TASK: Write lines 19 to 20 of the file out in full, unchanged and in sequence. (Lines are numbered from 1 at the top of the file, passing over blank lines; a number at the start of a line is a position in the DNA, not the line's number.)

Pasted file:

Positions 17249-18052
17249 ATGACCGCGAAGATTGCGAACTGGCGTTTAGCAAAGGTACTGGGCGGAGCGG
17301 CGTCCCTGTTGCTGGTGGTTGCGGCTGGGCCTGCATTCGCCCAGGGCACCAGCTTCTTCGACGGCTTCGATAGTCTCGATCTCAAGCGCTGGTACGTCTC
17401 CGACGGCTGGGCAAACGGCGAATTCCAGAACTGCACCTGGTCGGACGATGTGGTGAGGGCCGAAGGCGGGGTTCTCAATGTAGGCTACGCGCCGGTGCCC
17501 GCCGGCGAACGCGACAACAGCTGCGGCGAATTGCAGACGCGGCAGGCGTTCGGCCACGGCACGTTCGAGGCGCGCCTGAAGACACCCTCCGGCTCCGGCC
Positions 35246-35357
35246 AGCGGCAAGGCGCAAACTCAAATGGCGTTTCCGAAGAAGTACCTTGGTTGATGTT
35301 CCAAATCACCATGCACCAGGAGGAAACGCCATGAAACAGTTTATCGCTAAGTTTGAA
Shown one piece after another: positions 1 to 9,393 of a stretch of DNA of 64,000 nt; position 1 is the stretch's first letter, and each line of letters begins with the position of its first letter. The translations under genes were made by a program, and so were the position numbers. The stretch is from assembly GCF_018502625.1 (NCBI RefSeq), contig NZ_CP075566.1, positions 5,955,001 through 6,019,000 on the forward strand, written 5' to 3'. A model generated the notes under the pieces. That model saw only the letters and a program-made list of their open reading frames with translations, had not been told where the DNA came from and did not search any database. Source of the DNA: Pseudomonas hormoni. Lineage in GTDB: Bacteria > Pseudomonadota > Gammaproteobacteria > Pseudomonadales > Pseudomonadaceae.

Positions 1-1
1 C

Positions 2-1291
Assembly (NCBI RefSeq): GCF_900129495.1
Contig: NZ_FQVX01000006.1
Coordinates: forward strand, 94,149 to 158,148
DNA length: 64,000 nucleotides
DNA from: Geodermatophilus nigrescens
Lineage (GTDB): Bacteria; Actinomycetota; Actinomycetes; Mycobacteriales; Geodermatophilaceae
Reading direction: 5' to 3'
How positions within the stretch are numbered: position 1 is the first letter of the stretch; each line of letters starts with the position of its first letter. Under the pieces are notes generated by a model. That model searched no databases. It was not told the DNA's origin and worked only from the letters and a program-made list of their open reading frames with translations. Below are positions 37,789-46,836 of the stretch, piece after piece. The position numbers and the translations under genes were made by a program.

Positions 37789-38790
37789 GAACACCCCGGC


Reading direction: 5' to 3'
How positions within the stretch are numbered: position 1 is the first letter of the stretch; each line of letters starts with the position of its first letter. Under the pieces are notes generated by a model. That model searched no databases. It was not told the DNA's origin and worked only from the letters and a program-made list of their open reading frames with translations. Below are positions 37,789-46,836 of the stretch, piece after piece. The position numbers and the translations under genes were made by a program.